The NAB Blog
By Nicolas Soames
15 April 2008
How important – how true? – are newspaper/magazine reviews of new audiobooks? After all, they are but one person’s response to a book and its performance.
Since we began, Naxos AudioBooks has received a continuous stream of good reviews, and 2008 has been no different: there have been numerous plaudits worldwide, but particularly in the UK and US.
I have a special interest in reviews for a number of reasons. Before starting Naxos AudioBooks, I was a classical music journalist, mainly writing about music generally but also reviewing the latest CDs for a number of magazines. Now, of course, I am more on the receiving end – but this has given me (I hope!) a balanced perspective.
The leading UK vehicle for classical music CD reviews is Gramophone. It has a worldwide reputation for the authority of its comments, but there are also other magazines – in Germany, France and Japan, for example.
Regrettably, the audiobook world has only one magazine with a similar standing: Audiofile magazine, based in the US and run by its enthusiastic editor Robin Whitten. Its monthly survey of the medium is de rigeur for anyone who listens regularly. But it is mainly the once-a-week newspaper reviews – often just 40 words! – that highlight new recordings for the general public. It is good, of course, that newspapers allot the subject some space, but they hardly touch the breadth and depth of what is going on.
We who love audiobooks know the power of this medium in presenting literature great and small, and we can only mourn the fact that more people don’t know about it. By its very nature, we rarely see the effect it has on its followers.
However, at the Sunday Times Oxford Literature Festival early this month, I did see the effect of the spoken word on an audience of people who mostly, I presume, do not regularly listen. Frankly, when Marcella Riordan and Anton Lesser got up to read the words of Joyce and Milton, the audience was spellbound.
Don’t take my word for it. Here is Susannah Herbert, Literary Editor of The Sunday Times, in her round-up of this year’s Festival:
‘Although it was tempting to treat the festival like a non-stop conversation, even the most argumentative fell into awed silence at the great actor Anton Lesser’s readings from Paradise Lost and Marcella Riordan’s performance of Molly Bloom’s monologue from Ulysses, two highlights from the Naxos AudioBooks strand. Both events took place in the Christ Church upper library – surely the most beautiful book-lined room in Oxford.’
Now, this was more reportage than a review, but it was exactly what happened: the audience reaction was unequivocal, and by the interest shown in the CDs on sale at the end, I think more people now appreciate the magic of audiobooks.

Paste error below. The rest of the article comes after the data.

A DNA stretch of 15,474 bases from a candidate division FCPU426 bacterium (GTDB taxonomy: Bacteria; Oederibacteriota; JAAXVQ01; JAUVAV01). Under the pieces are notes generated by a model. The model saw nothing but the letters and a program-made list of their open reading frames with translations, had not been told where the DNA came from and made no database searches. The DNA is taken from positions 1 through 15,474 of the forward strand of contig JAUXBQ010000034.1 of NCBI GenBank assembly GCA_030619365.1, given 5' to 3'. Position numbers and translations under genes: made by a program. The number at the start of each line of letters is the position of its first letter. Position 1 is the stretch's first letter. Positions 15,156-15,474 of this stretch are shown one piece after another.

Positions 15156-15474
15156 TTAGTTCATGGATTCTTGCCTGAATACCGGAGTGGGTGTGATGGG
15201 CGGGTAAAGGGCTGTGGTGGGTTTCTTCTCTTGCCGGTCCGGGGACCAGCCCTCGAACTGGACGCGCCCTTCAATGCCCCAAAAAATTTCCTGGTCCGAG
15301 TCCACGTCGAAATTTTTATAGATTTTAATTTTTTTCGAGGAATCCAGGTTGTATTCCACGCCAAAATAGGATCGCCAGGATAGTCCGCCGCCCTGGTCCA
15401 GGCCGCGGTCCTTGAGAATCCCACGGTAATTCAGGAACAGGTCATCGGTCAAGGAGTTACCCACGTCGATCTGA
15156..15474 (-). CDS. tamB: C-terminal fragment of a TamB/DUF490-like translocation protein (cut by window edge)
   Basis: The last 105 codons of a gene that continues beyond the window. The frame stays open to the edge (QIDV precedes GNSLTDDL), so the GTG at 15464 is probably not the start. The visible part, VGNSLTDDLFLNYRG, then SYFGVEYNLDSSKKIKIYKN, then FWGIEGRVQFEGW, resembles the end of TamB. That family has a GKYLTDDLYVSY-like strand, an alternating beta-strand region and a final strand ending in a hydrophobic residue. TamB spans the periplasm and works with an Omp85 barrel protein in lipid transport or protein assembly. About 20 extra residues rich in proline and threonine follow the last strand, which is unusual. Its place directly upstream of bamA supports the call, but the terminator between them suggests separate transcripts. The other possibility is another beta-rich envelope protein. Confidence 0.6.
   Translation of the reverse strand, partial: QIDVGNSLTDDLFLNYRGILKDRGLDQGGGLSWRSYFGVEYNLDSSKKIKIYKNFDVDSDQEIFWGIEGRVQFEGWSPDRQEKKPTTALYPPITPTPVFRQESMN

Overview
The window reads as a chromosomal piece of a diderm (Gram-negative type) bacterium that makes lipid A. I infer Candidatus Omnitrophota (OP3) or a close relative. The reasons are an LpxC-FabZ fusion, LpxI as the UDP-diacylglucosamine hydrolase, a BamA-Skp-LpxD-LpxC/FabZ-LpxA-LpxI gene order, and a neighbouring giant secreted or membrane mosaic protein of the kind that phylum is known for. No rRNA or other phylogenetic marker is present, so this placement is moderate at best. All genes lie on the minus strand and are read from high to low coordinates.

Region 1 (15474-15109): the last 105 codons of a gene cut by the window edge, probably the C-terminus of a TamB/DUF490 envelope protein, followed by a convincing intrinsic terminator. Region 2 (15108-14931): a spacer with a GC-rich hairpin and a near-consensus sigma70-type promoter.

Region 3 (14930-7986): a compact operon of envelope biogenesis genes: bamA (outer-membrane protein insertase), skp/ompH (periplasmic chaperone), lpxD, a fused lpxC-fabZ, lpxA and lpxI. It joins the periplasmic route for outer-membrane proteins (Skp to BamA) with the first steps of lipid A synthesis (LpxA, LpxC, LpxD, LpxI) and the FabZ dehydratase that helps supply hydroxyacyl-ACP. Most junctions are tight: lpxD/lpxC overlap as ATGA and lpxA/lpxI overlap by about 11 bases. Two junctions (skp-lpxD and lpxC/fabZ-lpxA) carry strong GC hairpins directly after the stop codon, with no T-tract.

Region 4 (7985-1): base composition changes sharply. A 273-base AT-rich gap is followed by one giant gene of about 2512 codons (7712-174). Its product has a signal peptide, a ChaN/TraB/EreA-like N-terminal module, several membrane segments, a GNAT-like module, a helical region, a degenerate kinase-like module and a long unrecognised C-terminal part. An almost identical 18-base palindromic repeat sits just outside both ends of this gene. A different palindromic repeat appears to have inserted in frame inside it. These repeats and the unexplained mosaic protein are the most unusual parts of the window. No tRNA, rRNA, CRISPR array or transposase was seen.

Something else also prompted me to muse on this topic of response and reviews: it was the recent article in The Times – by its regular audiobook correspondent Christina Hardyment – about three recordings of the great medieval poem Sir Gawain and the Green Knight. (You can see the full review on our Gawain page.)
Now, Ms Hardyment is herself a medieval historian – she has written one of the finest biographies of Sir Thomas Malory, author of Le Morte d’Arthur – so her response to new recordings of Gawain are of particular interest.
Unlike Malory, who wrote in an English which presents few difficulties to the twenty-first-century ear, Gawain does need a translator; in her article, Ms Hardyment discusses the three audiobook versions now available: Tolkein’s version read by Terry Jones, Benedict Flynn’s new version made for Naxos AudioBooks and read by Jasper Britton, and Simon Armitage’s version read by the poet himself on Faber. It is an exemplary review for it compares both the texts and the performances with particular clarity.
Because Naxos AudioBooks is a label dedicated primarily to the classics, our recordings are often competing with others (take, as a recent example, Cranford, or our Austen and Dickens titles). I am glad to say that much of the time they are matched very favourably (though it would be inelegant to trumpet this too much).
This weekend has in fact been busy for Naxos AudioBooks reviews. In addition to Christina Hardyment’s article in The Times, Sue Arnold was saying nice things in The Guardian about two new Naxos AudioBooks recordings: David Timson’s final volume of the Sherlock Holmes canon (Timson’s portrayal is regarded as ‘brilliant’) and the multi-voice abridgement of Wilkie Collins’s The Woman in White.
The bottom line is that it is always pleasing to receive affirmation!
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